Rabu, 01 Juli 2015

ScienceDaily: Top Science News

ScienceDaily: Top Science News


South Africans used milk-based paint 49,000 years ago

Posted: 30 Jun 2015 05:20 PM PDT

Scientists have discovered a milk-and ochre-based paint dating to 49,000 years ago that inhabitants may have used to adorn themselves with or to decorate stone or wooden slabs.

New model of cosmic stickiness favors 'Big Rip' demise of universe

Posted: 30 Jun 2015 12:52 PM PDT

Mathematicians and physicists have come up with a new approach to calculate cosmic viscosity and the formulation favors the 'Big Rip' scenario for the end of the universe.

Scientists program solitary yeast cells to say 'hello' to one another

Posted: 30 Jun 2015 11:17 AM PDT

Researchers have produced cell-to-cell communication in baker's yeast -- a first step in learning to build multicellular organisms or artificial organs from scratch.

Eye color may be linked to alcohol dependence

Posted: 30 Jun 2015 10:52 AM PDT

People with blue eyes might have a greater chance of becoming alcoholics, according to a unique new study by genetic researchers.

Repeated courses of antibiotics may profoundly alter children's development

Posted: 30 Jun 2015 09:12 AM PDT

A new animal study adds to growing evidence that multiple courses of commonly used antibiotics may have a significant impact on children's development. Female mice treated with two classes of widely used childhood antibiotics, including amoxicillin, gained more weight and developed larger bones than untreated mice. Both of the antibiotics also disrupted the gut microbiome, the trillions of microbes that inhabit the intestinal tract.

How small genetic change in Yersinia pestis changed human history

Posted: 30 Jun 2015 09:12 AM PDT

While studying Yersinia pestis, the bacteria responsible for epidemics of plague such as the Black Death, scientists found a single small genetic change that fundamentally influenced the evolution of the deadly pathogen, and thus the course of human history. They demonstrated how the acquisition of a single gene caused the shift of Y. pestis from causing a primarily gastrointestinal infection to a more serious and often fatal respiratory disease and how later modifications lead to infections associated with the bubonic plague.

Biodegradable, flexible silicon transistors

Posted: 30 Jun 2015 09:12 AM PDT

Researchers have come up with a new solution to alleviate the environmental burden of discarded electronics. They have demonstrated the feasibility of making microwave biodegradable thin-film transistors from a transparent, flexible biodegradable substrate made from inexpensive wood, called cellulose nanofibrillated fiber. This work opens the door for green, low-cost, portable electronic devices in future.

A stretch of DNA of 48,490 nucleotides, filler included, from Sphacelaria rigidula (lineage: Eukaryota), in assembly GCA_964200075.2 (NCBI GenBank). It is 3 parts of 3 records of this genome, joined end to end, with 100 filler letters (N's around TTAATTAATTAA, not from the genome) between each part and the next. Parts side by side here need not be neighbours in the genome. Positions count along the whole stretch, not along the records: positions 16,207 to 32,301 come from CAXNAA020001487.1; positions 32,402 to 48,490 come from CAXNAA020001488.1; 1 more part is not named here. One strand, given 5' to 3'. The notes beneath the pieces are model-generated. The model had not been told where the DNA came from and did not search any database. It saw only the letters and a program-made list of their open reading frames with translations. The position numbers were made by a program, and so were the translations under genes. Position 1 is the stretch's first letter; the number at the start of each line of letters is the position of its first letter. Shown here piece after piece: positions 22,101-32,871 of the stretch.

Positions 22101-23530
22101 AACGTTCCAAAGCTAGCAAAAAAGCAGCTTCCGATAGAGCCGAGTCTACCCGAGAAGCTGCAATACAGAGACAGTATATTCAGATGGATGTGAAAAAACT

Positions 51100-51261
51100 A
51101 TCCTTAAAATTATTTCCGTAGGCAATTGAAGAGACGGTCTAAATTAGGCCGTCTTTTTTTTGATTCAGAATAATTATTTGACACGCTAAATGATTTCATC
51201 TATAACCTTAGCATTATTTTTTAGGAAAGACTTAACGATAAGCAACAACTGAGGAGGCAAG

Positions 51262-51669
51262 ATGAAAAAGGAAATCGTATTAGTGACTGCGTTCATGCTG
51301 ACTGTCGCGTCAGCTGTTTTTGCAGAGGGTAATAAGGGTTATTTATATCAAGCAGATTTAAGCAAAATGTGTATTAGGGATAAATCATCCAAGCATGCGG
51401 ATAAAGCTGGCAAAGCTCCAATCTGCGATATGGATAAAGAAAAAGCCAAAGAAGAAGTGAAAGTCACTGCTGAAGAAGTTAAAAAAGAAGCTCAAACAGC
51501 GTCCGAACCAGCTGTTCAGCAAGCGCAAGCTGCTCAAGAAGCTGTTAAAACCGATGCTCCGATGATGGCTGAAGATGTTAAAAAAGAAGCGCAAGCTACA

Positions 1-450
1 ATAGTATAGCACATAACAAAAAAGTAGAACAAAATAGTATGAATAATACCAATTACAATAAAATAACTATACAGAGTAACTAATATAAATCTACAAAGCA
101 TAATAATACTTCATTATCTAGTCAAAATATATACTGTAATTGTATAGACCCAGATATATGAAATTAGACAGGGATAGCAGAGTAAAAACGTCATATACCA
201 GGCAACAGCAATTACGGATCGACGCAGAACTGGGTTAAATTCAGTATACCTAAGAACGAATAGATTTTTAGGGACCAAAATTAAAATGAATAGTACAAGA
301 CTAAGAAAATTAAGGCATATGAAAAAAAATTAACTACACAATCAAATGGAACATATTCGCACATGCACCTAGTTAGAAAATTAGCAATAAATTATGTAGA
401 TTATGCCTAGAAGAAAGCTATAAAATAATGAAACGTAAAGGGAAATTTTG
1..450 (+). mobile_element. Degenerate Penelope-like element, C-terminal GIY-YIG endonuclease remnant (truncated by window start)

Exit dinosaurs, enter fishes

Posted: 30 Jun 2015 07:06 AM PDT

A pair of paleobiologists have determined that the world's most numerous and diverse vertebrates -- ray-finned fishes -- began their ecological dominance of the oceans 66 million years ago, aided by the mass extinction event that killed off dinosaurs.

Patients with recurrent depression have smaller hippocampi

Posted: 30 Jun 2015 07:05 AM PDT

The brains of people with recurrent depression have a significantly smaller hippocampus -- the part of the brain most associated with forming new memories -- than healthy individuals, a new global study of nearly 9,000 people reveals.

Smell fingerprints? Each person may have a unique sense of smell

Posted: 30 Jun 2015 07:05 AM PDT

Scientists have developed an 'olfactory fingerprint' test that may do more than just identify individuals.

Seeing a supernova in a new light

Posted: 30 Jun 2015 07:05 AM PDT

Type Ia supernovae are the 'standard candles' astrophysicists use to chart distance in the Universe. But are these dazzling exploding stars truly all the same? To answer this, scientists must first understand what causes stars to explode and become supernovae.

340 undiscovered meteorite impact sites on Earth, geologists calculate

Posted: 30 Jun 2015 05:02 AM PDT

Researchers have calculated the number of undiscovered meteorite impact sites on Earth's surface. Geologists say a total of 188 have been confirmed so far, and 340 are still awaiting discovery. Meteorite impacts have shaped the development of the Earth and life repeatedly in the past. The extinction of the dinosaurs, for instance, is thought to have been brought on by a mega-collision at the end of the Cretaceous period. But how many traces of large and small impacts have survived the test of time?

New genetic form of obesity, diabetes discovered

Posted: 30 Jun 2015 05:01 AM PDT

Scientists have discovered a new inherited form of obesity and type 2 diabetes in humans. Researchers discovered the new defect by sequencing the DNA of an extremely obese young woman and members of her family. In addition to an increased appetite leading to severe weight problems from childhood, she had type 2 diabetes, learning difficulties, and reproductive problems.
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